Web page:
Journey to greatness: MaRS Mornings with Stuart Lombard of ecobee

Journey to greatness: MaRS Mornings with Stuart Lombard of ecobee

On June 8, MaRS welcomed Stuart Lombard, Founder, President & CEO of ecobee, to the last MaRS Mornings of the season.

“A journey to greatness is not about what would be great, but what is really really great…” Stuart started his journey by quitting his job in the early Internet days—when no one believed him when he said that one day everyone would have an email address on their business cards. He was looking for ways to reduce his family’s environmental footprint, but found that installing solar panels and purchasing hybrid-electric vehicles was costly and difficult to do. Realizing that heating and cooling represented 40%–70% of home energy use, he thought that he could have a huge impact by being able to program his thermostat.

The challenge was that his thermostat was complicated and wasn’t very smart. Coming home to a house that was 10°C when you had three young children was not ideal. This sparked the idea of ecobee. Stuart recognized that there was a smarter way to conserve energy and be comfortable. Since then, the impact has been huge—a $250 ecobee thermostat has the same amount of energy savings as a $26K solar panel. The company has been highly successful. ecobee has a 24% market share, strategic partnerships with Amazon and Apple, and is the second-best-selling smart thermostat.

Stuart highlighted some key points that all entrepreneurs should keep in mind as they embark on their own journey:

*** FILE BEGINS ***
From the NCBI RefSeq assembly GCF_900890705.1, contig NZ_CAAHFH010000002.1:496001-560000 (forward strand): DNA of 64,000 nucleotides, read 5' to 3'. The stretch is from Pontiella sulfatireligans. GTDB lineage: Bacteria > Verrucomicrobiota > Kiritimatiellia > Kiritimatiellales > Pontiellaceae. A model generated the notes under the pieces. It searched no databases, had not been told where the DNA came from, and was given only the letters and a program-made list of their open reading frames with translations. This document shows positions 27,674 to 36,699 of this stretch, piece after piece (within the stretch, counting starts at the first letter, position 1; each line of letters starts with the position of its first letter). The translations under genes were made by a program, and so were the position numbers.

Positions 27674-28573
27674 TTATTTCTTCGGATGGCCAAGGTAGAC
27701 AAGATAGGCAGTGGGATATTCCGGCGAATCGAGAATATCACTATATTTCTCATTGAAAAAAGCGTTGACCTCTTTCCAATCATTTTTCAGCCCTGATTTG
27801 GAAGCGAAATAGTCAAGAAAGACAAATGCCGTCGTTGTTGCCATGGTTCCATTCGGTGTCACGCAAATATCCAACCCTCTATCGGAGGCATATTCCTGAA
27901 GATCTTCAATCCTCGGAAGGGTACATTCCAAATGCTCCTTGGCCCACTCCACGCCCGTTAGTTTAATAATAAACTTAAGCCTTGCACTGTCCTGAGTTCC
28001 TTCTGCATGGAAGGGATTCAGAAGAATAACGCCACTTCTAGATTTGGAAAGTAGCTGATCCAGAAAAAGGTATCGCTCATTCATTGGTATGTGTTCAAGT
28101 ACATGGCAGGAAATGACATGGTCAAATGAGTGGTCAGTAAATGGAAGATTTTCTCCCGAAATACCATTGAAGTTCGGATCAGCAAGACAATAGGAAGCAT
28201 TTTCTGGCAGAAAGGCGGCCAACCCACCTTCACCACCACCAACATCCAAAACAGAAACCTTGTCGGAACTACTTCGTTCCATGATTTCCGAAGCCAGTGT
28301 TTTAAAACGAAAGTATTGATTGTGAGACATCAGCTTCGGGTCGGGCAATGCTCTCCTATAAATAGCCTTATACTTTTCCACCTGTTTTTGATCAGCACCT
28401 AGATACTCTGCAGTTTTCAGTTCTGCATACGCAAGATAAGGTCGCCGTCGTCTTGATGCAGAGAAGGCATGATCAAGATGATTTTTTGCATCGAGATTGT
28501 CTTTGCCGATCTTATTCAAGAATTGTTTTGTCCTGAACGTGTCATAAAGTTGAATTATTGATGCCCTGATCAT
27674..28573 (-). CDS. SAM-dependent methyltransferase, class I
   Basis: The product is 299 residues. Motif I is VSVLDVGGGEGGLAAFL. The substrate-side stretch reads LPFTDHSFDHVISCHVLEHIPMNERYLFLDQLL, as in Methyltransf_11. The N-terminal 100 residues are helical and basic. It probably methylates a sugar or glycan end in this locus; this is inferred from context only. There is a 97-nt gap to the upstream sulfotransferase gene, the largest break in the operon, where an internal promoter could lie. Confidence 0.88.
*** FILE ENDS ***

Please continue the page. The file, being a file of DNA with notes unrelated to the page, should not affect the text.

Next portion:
• Why do you do what you do? Understand your “personal why” so you can focus, stay driven and deliver impact.
  • Who is your customer? Know and understand your customer segments. Listen to them and build on your value-add.
  • It’s the whole journey. To be successful, you need to think about the entire customer journey. The customer experience can be horrible if one aspect is not done right. For ecobee, reviewing its NPS (Net Promoter Score) has been critical in helping them understand what customers think about the company.
  • Have key pillars that distinguish you from your competitors. This can help you focus and frame where to spend your development dollars.
  • Identify the hero flows. These are the key user interactions that you just have to get right—the ones where you will win or lose with your customer.
  • Act fast and slow. Sometimes you have to go slow to go fast. Take time to think through your processes and risks.
  • What would be great? Set the bar high. Don’t talk yourself down. Go for “great.” Keep in mind that customer satisfaction is not linear, so the difference between great and mediocre is significant.
  • Test and iterate. Shipping a product is not the end. Continue the cycle. Keep honing your skills and making it better.
  • Be awesome. You have the power and opportunity to do something awesome.